In the know with Near Infrared

16. Mar, 2023
By Richard Mills, Journalist, FOSS
Near infrared (NIR) analysis has become an essential quality control tool for grain handlers around the world, but can it do more to help face unprecedented challenges to grain quality throughout the supply chain? See our list of ‘must-know’ things to consider in any grain testing strategy.

Varying quality in, consistent quality out. The fundamental challenge of grain handling has never been more apparent as the industry strives to ensure deliveries on spec while making the best of grain supplies under threat from extreme weather and ongoing geopolitical events. 

Introduced in the nineteen eighties, near infrared analysis has proven increasingly valuable to the business of grain handling. When deciding payment at delivery, when blending to customer specs, when loading onto transport, when it’s received for milling or malting and when it’s traded on global commodity markets, the ease of use and reliability of near infrared analysis has ensured that grain handlers can deliver higher quality products from the same finite supply of grain from the field. 

So what has made near infrared analysis of grain such a powerful tool and what should we look at when deciding analytical operations for the future? 


Looking inside the kernel – the evolution of near infrared transmittance

Near infrared (NIR) makes use of the naturally occurring electromagnetic spectrum defined by wavelengths between 700nm and 2500nm. NIR is an accurate and rapid analysis method that is well suited for quantitative determination of the major constituents in most types of food and agricultural products. In particular, it provides a stable platform for robust analytical solutions that can be used in harsh environments subject to vibration, dust and fluctuations in humidity and temperature.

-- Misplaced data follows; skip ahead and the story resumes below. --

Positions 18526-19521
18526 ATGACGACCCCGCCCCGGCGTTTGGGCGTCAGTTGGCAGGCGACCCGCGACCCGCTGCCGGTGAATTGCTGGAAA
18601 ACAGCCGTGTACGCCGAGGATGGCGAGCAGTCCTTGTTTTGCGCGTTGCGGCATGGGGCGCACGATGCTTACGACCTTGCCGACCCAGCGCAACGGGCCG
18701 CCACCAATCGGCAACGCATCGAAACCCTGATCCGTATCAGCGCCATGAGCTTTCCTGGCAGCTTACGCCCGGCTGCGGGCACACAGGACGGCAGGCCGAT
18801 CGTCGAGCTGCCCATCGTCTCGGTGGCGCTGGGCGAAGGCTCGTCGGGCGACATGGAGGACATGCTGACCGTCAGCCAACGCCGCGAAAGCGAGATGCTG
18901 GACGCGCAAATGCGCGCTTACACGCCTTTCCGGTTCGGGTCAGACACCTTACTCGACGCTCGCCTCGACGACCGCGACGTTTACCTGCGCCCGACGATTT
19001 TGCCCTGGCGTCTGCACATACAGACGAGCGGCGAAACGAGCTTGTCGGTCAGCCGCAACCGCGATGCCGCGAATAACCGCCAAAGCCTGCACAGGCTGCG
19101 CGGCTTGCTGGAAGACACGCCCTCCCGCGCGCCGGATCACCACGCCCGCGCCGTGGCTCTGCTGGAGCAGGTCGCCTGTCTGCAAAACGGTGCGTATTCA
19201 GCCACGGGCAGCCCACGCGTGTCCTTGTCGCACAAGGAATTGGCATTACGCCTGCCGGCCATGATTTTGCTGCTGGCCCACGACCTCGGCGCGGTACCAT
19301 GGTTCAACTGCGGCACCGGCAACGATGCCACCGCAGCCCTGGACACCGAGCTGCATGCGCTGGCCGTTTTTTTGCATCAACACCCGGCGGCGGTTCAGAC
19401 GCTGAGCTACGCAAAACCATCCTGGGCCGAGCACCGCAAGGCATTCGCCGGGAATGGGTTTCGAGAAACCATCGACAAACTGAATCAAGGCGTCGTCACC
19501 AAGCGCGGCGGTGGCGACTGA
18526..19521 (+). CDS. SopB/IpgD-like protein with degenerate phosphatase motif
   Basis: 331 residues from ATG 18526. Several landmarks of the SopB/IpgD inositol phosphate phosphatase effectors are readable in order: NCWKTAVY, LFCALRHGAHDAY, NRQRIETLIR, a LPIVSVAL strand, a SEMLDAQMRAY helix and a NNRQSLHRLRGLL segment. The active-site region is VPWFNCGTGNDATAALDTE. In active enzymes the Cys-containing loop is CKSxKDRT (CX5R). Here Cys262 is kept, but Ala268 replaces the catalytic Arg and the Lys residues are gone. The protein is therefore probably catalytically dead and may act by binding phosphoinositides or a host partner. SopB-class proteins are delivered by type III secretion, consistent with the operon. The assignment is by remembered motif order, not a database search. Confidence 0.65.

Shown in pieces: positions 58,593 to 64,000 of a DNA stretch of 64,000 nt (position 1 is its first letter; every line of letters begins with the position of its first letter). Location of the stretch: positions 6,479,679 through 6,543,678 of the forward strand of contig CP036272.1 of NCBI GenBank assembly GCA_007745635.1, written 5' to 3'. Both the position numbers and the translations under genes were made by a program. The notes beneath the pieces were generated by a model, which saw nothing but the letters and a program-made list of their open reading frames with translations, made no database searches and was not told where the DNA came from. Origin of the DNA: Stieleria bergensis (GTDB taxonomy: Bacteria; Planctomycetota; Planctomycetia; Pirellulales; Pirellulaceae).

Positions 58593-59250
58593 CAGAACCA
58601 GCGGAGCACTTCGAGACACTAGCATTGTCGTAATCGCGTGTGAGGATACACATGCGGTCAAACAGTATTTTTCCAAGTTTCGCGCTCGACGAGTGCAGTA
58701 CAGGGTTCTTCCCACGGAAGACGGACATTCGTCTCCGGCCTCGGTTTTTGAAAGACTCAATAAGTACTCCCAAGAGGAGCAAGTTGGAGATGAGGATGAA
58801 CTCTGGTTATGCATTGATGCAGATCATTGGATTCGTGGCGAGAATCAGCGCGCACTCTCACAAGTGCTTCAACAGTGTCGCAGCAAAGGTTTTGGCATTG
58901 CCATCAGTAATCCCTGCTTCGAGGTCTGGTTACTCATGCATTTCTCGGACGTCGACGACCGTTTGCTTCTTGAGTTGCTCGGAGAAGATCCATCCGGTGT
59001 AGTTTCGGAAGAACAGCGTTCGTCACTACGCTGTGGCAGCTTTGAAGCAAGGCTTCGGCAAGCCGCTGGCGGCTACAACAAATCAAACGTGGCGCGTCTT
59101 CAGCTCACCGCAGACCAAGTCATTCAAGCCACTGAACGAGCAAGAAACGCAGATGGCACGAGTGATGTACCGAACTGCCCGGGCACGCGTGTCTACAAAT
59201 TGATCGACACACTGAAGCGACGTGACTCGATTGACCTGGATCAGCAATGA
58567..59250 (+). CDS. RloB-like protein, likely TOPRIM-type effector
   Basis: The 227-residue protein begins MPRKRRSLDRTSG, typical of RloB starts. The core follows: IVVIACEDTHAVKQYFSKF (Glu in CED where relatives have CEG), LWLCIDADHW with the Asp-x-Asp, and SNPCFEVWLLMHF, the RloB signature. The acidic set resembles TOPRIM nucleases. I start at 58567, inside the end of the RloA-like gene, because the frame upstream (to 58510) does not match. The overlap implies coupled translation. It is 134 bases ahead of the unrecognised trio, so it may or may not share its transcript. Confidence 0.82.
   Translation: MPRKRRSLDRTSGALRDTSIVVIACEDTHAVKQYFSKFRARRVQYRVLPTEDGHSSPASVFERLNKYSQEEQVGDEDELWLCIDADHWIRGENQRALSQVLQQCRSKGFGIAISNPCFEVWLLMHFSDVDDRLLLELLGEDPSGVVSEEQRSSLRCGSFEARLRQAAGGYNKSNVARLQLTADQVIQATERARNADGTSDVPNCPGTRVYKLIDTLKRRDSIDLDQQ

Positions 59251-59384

NIR can be done in transmittance or reflectance. In transmittance, an infrared spectrum can be obtained by passing infrared light through a sample and determining what fraction is absorbed by the sample. Alternatively, light can be reflected from the sample and the absorption properties can be extracted from the reflected light (reflectance). 

The detail about transmittance is relevant for whole grain, for instance, when testing parameters such as moisture which can be unevenly distributed in the kernel and so affect the result if only the surface is measured. Transmittance ensures that the grain is measured in depth to provide enough data for an accurate measurement. 


The changing face of NIR grain analysis seen through the well-known Infratec™ grain analyzer


Data collection lays the ground for a growing range of applications
The first applications for grain analysers based on NIR transmittance were for wheat, corn, barley, soya and rice for parameters such as moisture, protein and oil content. 

Approvals quickly followed, for example, by organizations such as the Federal Grain Inspection Service (USA). At the same time, the development of more applications models gathered pace. Note that the models are often referred to as calibrations and are also now known as ‘analytics packages’ in relation to FOSS solutions.

In simple terms, an application model converts the spectrum measured by the instrumentation into a usable value for the end user.  A critical aspect of this work is to have enough data and a sufficiently varied range of data to make a valid application model that can handle the natural variations in characteristics of grain samples across different regions and harvest seasons. The world is a pretty big place when it comes to growing grain and growing seasons continue to surprise with ever more extreme weather events. In short, the more data that can be put into a model the better so that we can accurately describe the many variations that we can expect to find in a single grain sample.